Case BriefsHigh Courts

Bombay High Court: C.V. Bhadang, J. allowed an appeal filed against the decision of the District Judge whereby he had dismissed appellant’s petition under Section 34 of the Arbitration and Conciliation Act, 1996.

The appellant had filed the said petition under Section 34 against the award of the Arbitrator made in the subject arbitration proceedings between the appellant and the respondent. The Arbitrator had rejected the counter claim filed by the appellant. The District Magistrate refused to consider some of the aspects challenged by the appellant on the ground that those were only findings of facts recorded by the Arbitrator and in the result dismissed his petition. Aggrieved thereby, the appellant filed the present appeal under Section 37.

S.D. Padiyar, Advocate representing for the appellant contended that the findings recorded by the Arbitrator were perverse and liable to set aside. Per contra, A.D. Bhobe, representing the respondent supported the impugned decision.

Relying on Mahendra Kumar v. State of M.P., (1987) 3 SCC 265, the High Court observed that Order 8 Rule 6-A CPC does not bar the filing of the counter claim by the defendants after filing of the written statement and the counter claim can be filed after delivery of defence provided that the cause of action for the same has accrued prior to such delivery of defence. Therefore, the Court held that it could not be disputed that the cause of action for the counter claim by the appellant seeking compensation in respect of the LPG cylinders and the pressure regulators which were found missing had arisen prior to the delivery of defence and, thus, on this ground, the counter claim could not have been dismissed.

Regarding the issue of consideration of finding of facts, the Judge relied on Associates Builders v. DDA, (2015) 3 SCC 49, observed: “I am conscious of the legal position that a finding of fact properly recorded by the Arbitrator is not open to challenge in the limited supervisory role attributed to the Court under Section 34 of the Act and much less in a further appeal under Section 37 of the Act. However, if the finding recorded is patently illegal and perverse where the Arbitrator has refused to acknowledge the material on record, the same, in my considered view, would be open to challenge as held by the Supreme Court in the case of Associate Builders.”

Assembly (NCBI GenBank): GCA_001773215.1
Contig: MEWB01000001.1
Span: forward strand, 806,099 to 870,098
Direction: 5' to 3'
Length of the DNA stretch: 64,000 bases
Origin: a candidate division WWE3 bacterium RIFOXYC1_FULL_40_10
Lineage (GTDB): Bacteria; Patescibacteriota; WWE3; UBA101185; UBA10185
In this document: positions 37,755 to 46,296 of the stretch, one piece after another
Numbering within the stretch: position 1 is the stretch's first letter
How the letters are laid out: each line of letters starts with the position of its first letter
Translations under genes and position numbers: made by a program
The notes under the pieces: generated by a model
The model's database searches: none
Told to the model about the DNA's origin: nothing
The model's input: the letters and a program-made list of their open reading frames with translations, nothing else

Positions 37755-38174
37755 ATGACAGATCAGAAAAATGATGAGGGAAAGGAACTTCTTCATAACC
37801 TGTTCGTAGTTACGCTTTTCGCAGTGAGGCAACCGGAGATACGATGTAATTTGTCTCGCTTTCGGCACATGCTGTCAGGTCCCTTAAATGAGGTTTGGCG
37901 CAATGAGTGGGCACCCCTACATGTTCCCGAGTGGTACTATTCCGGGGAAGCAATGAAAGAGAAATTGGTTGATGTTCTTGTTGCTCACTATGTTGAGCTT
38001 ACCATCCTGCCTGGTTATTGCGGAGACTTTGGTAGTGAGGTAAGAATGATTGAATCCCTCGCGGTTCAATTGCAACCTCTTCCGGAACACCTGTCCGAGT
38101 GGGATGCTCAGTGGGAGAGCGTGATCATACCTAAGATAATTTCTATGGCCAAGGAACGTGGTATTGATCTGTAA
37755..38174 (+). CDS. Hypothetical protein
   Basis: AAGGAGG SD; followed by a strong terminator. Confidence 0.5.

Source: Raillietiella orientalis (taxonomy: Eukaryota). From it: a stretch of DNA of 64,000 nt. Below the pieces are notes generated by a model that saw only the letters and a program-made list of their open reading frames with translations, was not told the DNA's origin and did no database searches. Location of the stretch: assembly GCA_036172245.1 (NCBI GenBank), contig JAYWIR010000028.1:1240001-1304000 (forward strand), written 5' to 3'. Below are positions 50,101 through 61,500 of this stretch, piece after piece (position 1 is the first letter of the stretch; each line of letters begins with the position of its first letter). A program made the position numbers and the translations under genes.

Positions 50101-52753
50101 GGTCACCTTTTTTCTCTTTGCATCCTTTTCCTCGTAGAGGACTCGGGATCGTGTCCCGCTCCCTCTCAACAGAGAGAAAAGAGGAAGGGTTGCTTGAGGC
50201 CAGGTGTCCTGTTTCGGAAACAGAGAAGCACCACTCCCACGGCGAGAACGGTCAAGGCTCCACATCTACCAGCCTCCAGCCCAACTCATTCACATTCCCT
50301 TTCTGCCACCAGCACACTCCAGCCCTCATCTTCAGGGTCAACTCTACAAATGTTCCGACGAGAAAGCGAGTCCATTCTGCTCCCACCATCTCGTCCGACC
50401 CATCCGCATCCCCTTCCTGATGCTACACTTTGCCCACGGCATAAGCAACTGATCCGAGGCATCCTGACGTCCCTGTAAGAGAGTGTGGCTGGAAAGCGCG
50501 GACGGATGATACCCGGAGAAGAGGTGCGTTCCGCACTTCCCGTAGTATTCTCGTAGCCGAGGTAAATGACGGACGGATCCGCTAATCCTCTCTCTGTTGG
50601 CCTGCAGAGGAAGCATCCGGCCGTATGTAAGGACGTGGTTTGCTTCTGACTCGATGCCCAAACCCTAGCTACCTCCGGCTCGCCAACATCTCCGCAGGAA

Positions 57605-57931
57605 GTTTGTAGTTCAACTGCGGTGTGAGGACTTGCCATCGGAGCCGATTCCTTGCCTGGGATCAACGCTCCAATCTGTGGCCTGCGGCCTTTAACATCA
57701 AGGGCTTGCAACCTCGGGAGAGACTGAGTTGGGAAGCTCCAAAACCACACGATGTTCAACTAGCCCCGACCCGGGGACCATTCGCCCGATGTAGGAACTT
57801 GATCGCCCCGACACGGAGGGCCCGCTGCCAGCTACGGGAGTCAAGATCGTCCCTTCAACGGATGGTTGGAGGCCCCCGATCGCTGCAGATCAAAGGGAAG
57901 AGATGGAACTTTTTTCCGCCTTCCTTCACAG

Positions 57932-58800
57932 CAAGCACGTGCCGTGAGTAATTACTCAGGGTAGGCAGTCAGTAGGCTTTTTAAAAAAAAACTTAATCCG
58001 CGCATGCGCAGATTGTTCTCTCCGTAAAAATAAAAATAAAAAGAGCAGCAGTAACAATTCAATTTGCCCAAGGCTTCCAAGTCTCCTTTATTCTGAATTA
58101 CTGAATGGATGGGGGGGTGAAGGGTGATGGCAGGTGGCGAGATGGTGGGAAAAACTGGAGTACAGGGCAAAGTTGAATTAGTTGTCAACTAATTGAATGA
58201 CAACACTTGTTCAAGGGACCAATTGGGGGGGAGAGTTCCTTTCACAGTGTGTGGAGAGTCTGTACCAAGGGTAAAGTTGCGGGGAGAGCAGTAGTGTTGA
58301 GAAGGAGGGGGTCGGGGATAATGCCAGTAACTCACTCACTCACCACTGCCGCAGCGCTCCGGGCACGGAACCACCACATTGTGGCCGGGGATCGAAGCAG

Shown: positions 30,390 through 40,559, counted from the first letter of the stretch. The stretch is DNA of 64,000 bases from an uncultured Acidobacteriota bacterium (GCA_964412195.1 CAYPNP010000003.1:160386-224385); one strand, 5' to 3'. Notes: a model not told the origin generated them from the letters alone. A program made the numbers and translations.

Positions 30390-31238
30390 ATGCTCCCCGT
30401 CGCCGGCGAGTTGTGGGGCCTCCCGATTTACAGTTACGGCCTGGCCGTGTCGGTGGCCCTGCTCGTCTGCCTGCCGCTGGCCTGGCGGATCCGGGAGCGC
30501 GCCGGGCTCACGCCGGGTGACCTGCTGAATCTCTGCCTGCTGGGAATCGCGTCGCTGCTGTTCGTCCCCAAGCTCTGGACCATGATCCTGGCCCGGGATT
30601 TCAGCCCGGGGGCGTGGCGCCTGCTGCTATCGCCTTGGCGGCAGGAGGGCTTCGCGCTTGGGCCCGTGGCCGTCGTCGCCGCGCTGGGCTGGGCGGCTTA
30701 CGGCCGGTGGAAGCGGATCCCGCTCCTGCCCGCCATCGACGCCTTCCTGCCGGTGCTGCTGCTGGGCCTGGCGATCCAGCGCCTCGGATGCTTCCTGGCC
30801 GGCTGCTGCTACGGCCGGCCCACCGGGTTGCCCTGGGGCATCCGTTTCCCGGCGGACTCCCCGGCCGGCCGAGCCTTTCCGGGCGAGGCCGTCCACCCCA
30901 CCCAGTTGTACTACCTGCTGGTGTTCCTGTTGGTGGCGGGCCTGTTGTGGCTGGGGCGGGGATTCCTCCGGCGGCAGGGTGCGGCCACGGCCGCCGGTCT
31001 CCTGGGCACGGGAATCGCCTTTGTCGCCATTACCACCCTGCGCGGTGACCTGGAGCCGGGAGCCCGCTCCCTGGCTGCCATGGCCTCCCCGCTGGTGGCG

In the present case, it was found that one of the issues, the Arbitrator failed to take note of the documents produced even though he had acted upon the same in the earlier part of the award. Relying further on Mc Dermott International Inc. v. Burn Standard Co. Ltd., (2006) 11 SCC 181 for the proposition that the Court in the exercise of the jurisdiction under Section 34 cannot substitute or modify the award, the High Court quashed the award passed by the arbitrator while allowing the appeal. [Bharat Petroleum Corporation Ltd. v. Anuradha Ajit Malgaonkar, 2019 SCC OnLine Bom 1244, decided on 04-07-2019]

Case BriefsHigh Courts

Orissa High Court: Biswanath Rath, J. dismissed an arbitration appeal filed under Section 37(1) of the Arbitration and Conciliation Act, 1996.

The appellant in his appeal, challenged the judgment of the District Judge, Sambalpur in Arbitration Petition No. 2 of 2004 dated 27-11-2006 where the District Judge while dismissing the Arbitration Petition confirmed the award passed by the learned Arbitrator involving Arbitration Case No. 2 of 2001

Learned counsel for the appellant, S. Mohanty, restricted his submission to the extent that for the receipt of the payment on the final bill without protest and having no claim any further involving the contract, whether the Arbitrator, as well as the District Judge, arrived in right conclusion involving the award and judgment therein? In filing the written note of argument, the learned counsel extended his claim to the interest part also.